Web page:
The hospital, which at the very beginning of the nineteenth century had become a place for diagnosis, was now turned into a place for teaching. Soon it would become a laboratory for experimenting with treatments, and towards the turn of the century a place concerned with therapy. Today the pesthouse has been transformed into a compartmentalized repair shop. All this happened in stages. During the nineteenth century, the clinic became the place where disease carriers were assembled, diseases were identified, and a census of diseases was kept. Medical perception of reality became hospital-based much earlier than medical practice. The specialized hospital demanded by the French Revolutionaries for the sake of the patient became a reality because doctors needed to classify sickness. During the entire nineteenth century, pathology remained overwhelmingly the classification of anatomical anomalies. Only towards the end of the century did the pupils of Claude Bernard also begin to label and catalogue the pathology of functions. Like sickness, health acquired a clinical status, becoming the absence of clinical symptoms, and clinical standards of normality became associated with well-being.

Disease could never have been associated with abnormality if the value of universal standards had not come to be recognized in one field after another over a period of two hundred years. In 1635, at the behest of Cardinal Richelieu, the king of France formed an academy of the forty supposedly most distinguished men of French letters for the purpose of protecting and perfecting the French language. In fact, they imposed the language of the rising bourgeoisie which was also gaining control over the expanding tools of production. The language of the new class of capitalist producers became normative for all classes. State authority had expanded beyond statute law to regulate means of expression. Citizens learned to recognize the normative power of an elite in areas left untouched by the canons of the Church and the civil and penal codes of the state. Offenses against the codified laws of French grammar now carried their own sanctions; they put the speaker in his place — that is, deprived him of the privileges of class and profession. Bad French was that which fell below academic standards, as bad health would soon be that which was not up to the clinical norm.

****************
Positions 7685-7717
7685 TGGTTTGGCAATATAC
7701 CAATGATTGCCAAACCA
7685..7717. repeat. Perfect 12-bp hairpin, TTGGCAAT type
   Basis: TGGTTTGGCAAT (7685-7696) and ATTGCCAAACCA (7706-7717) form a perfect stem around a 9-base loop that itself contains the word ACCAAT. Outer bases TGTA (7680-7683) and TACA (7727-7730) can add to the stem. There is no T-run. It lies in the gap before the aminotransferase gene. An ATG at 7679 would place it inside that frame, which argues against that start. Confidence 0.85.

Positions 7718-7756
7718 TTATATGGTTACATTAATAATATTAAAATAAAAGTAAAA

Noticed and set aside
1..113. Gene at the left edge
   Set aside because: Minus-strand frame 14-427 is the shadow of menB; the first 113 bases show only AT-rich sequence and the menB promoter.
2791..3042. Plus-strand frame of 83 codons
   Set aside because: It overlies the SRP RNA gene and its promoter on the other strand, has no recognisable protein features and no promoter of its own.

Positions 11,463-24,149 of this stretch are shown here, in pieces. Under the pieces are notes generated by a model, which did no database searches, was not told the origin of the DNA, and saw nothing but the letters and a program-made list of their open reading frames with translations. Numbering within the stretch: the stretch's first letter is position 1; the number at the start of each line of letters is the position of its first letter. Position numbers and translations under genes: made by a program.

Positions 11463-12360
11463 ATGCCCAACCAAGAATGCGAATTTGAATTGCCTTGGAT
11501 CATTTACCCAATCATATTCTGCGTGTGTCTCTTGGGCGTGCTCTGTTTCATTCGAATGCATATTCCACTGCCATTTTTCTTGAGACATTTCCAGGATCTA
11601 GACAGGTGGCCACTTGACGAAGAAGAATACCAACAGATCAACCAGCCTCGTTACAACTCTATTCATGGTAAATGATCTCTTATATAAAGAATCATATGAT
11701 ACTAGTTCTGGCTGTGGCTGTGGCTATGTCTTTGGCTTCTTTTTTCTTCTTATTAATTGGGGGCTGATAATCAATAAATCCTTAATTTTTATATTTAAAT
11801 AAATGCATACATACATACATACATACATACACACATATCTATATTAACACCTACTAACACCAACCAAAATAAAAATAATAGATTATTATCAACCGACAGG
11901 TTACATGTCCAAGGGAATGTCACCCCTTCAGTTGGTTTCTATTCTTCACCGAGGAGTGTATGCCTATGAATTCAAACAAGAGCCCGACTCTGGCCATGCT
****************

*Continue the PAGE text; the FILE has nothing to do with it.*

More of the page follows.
In Latin norma means “square,” the carpenter's square. Until the 1830s the English word “normal” meant standing at a right angle to the ground. During the 1840s it came to designate conformity to a common type. In the 1880s, in America, it came to mean the usual state or condition not only of things but also of people. In France, the word was transposed from geometry to society — ecole normale designated a school at which teachers for the Empire were trained—and was first given a medical connotation around 1840 by Auguste Comte. He expressed his hope that once the laws relative to the normal state of the organism were known, it would be possible to engage in the study of comparative pathology.